Canadian Pacific Airlines was formed from Canadian Airways and 9 other bush airlines by the Canadian Pacific Railway Company in 1942. Canadian Pacific found itself immediately in competition with the Canadian Government's favourite, TCA, and throughout its history was always the underdog in the minds of the bureaucrats who administered commercial air routes serving Canada. CPA fought endlessly for a fair slice of Canada's airline business and specialised in routes to the Pacific Rim, Amsterdam and the North. CPA bought its DC-8s in 1961 and they immediately started service on the major international routes CPA served. The DC-8 was the flagship of the fleet until the 747 was introduced in 1973. In 1968, Canadian Pacific was rebranded to CP Air and the colour scheme was changed to its remarkable orange and red. CP was merged into Canadian Airlines in 1987 and finally disappeared into the insatiable maw of Air
Canada in 2000, ending 58 years of faithful service.
Vintage Flyer Decals is a cottage industry producer from California. The decals are printed on a laser printer and an ALPS printer for those colours the laser won't do (mostly white and silver). This allows Vintage Flyer a great deal of versatility in the colour schemes they can produce and uses the stengths of both printing methods to best advantage. This decal is intended to fit either the Revell kit (if it can be found) or a cut down Minicraft kit with Contrails engines (more on these engines below). The CPA DC-8 decal set comes on 4 seperate sheets, which I have arbitrarily numbered from 1 – 4.
This sheet contains the white underlays for those elements of the colour scheme that go on the bare metal portions of the aircraft. Careful attention must be paid when painting to ensure the divide between metal and white is in the correct location. The white is painted on a slight angle to match the cheatlines rather than parallel to the horizontal datum line.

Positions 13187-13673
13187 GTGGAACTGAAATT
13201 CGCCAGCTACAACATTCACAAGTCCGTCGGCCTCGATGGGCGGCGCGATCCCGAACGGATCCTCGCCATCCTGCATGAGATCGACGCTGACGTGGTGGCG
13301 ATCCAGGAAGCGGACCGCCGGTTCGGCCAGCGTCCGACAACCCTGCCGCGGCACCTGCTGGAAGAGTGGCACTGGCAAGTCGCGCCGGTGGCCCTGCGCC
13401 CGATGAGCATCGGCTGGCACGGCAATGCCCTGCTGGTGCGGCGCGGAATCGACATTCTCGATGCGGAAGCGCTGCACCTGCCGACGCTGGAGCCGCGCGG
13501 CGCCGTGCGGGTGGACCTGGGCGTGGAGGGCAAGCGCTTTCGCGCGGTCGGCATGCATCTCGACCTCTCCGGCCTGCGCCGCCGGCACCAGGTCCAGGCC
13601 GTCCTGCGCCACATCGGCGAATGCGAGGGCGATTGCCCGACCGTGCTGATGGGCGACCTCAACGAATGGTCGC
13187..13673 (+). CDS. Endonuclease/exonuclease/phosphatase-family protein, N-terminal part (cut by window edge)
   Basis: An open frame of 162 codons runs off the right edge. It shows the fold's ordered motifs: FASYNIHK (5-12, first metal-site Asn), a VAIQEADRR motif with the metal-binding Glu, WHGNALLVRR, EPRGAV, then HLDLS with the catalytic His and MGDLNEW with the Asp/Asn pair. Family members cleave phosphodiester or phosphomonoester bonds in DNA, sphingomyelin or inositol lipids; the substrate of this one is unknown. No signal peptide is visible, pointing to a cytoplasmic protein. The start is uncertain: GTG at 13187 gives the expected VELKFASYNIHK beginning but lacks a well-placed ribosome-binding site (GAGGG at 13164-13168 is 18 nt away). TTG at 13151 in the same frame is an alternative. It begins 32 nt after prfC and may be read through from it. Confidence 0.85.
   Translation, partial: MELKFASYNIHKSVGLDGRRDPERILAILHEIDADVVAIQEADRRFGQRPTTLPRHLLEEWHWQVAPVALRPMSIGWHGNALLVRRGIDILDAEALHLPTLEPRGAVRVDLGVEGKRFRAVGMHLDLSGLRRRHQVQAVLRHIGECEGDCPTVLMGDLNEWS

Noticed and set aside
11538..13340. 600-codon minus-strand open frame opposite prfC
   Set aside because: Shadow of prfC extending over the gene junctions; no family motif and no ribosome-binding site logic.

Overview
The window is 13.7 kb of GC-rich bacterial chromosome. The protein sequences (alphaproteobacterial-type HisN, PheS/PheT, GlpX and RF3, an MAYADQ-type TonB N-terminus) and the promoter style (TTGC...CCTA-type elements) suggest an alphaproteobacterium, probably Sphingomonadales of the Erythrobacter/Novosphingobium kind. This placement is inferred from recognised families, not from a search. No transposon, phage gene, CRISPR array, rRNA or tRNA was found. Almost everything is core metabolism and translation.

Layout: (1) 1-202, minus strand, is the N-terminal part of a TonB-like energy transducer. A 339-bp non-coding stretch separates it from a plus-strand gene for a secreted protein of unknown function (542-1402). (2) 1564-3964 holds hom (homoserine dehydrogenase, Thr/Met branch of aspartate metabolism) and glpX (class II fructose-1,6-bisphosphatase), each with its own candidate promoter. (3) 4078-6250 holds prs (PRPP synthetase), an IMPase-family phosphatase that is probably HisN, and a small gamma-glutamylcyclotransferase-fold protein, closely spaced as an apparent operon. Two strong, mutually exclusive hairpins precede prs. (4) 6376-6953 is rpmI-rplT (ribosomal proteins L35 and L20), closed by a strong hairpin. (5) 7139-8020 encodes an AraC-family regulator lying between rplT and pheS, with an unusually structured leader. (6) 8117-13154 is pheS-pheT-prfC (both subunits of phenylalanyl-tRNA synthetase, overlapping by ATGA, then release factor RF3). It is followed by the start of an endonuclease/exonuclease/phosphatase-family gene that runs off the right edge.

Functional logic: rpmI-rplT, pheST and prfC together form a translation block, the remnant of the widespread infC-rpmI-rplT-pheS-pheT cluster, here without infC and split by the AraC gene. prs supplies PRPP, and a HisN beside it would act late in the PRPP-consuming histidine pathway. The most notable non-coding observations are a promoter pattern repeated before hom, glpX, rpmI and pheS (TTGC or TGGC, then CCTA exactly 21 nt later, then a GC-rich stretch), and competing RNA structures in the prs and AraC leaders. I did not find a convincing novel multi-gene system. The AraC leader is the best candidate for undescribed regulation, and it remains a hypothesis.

This sheet is the largest and most colourful. It contains the major elements of CPA's colour scheme in red, black and light grey. On this sheet are the cheatlines, titles, tail logos, registrations and windscreen. There are also decals for the airstairs which came in Revell's kit.
This sheet has the cabin windows. They differ from right to left, so pay attention to the positioning instructions.
This small sheet contains the metallic chafing plates that go around the tailplane mounts.
These decals call for patience and care to ensure that they're layered correctly without slipping or stretching out of position. The CPA scheme requires the cheatline to wrap around the nose, always a difficult proposition. It is to be hoped that they will respond to setting solutuions without wrinkling or distorting. The nose will be the acid test for these decals. There are no "CANADIAN PACIFIC" titles provided for the wings. These were in black block letters slightly smaller than the registration letters, so they may be easily pieced together from generic letter sheets but it would have been nice to have them.
I'm not sure whether I'll like the light grey windows. I generally tend to perfer black or very dark grey. I'll have to wait until they're on the model to see how they look.
DC-8 40s used Rolls Royce Conway engines. These are available from Airline Hobby Supplies
. Apparently Contrails has discontinued these, so get them while they're still in stock.
The real thing
from a promotional post card.
CF-CPG was the first (and to date largest) airliner to exceed Mach 1. Vintage Flyer will offer an addendum sheet with registration, fleet numbers and ship names for this aircraft to those people who have already purchased this set, and plan to offer them as part of the set for new orders.
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